Amazon on Friday issued a detailed analysis and apology on last week’s massive crash of its cloud service, an event that brought down dozens of websites.
The disruption to Amazon (AMZN, Fortune 500) Web Service’s Elastic Compute Cloud, or EC2, limited customers’ access to much of the information that was stored in the company’s East Coast regional data centers. About 75 sites crashed because of the outage.
Until now, Amazon had stayed relatively silent about the cause. But after completing a post-mortem assessment of the mess, the company issued a technically detailed, 5,700-word explanation of what went wrong.
The event — the first prolonged, widespread outage EC2 has suffered since launching five years ago — was a technical perfect storm. A mistake made by Amazon’s engineers triggered a cascade of other bugs and glitches.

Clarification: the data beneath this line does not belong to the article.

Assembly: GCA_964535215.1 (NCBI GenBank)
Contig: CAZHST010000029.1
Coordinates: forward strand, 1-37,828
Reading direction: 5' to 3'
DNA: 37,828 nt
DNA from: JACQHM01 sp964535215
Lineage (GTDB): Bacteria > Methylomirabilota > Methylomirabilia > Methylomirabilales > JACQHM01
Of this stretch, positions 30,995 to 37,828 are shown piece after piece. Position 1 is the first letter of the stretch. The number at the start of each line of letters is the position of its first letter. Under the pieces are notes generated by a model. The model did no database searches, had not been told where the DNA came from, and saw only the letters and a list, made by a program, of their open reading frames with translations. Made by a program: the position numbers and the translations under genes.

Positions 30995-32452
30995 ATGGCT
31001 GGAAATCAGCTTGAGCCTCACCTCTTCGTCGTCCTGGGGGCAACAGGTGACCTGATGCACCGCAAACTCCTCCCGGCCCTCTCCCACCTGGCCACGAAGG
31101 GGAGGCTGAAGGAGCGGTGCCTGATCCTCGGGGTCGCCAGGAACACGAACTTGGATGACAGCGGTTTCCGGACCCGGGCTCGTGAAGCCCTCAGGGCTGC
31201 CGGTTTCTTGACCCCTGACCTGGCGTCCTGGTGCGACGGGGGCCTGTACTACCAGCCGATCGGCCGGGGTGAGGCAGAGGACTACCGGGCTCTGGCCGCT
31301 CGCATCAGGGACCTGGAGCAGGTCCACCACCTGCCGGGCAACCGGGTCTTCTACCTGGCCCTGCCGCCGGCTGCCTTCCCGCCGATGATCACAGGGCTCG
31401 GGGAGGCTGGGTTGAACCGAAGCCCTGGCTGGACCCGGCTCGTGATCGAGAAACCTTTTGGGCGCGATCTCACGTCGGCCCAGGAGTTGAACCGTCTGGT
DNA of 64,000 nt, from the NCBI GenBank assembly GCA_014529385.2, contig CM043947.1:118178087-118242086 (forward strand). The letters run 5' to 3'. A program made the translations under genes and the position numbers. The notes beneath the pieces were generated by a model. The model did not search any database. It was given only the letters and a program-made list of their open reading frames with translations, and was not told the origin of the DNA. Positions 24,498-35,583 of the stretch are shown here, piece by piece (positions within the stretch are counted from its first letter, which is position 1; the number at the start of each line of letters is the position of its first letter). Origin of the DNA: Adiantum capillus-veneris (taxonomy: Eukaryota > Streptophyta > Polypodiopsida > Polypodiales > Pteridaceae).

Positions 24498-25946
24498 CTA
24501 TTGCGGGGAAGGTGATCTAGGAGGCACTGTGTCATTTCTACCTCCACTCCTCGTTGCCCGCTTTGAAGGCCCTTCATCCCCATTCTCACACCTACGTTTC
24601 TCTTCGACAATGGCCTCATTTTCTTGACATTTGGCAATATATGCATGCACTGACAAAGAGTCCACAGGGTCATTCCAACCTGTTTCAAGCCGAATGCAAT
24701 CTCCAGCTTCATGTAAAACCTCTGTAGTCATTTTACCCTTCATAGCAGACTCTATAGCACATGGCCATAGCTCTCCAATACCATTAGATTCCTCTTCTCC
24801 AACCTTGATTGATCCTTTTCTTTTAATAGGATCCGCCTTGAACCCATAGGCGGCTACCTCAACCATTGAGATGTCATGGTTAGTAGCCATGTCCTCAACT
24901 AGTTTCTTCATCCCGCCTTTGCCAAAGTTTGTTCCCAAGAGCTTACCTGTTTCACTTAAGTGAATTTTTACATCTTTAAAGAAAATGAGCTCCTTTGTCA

“As with any complicated operational issue, this one was caused by several root causes interacting with one another,” Amazon wrote.
On April 21, AWS tried to upgrade capacity in one storage section of its regional network in Northern Virginia. That section is called an “availability zone.” There are multiple availability zones in each region, with information spread across several zones in order to protect against data loss or downtime.
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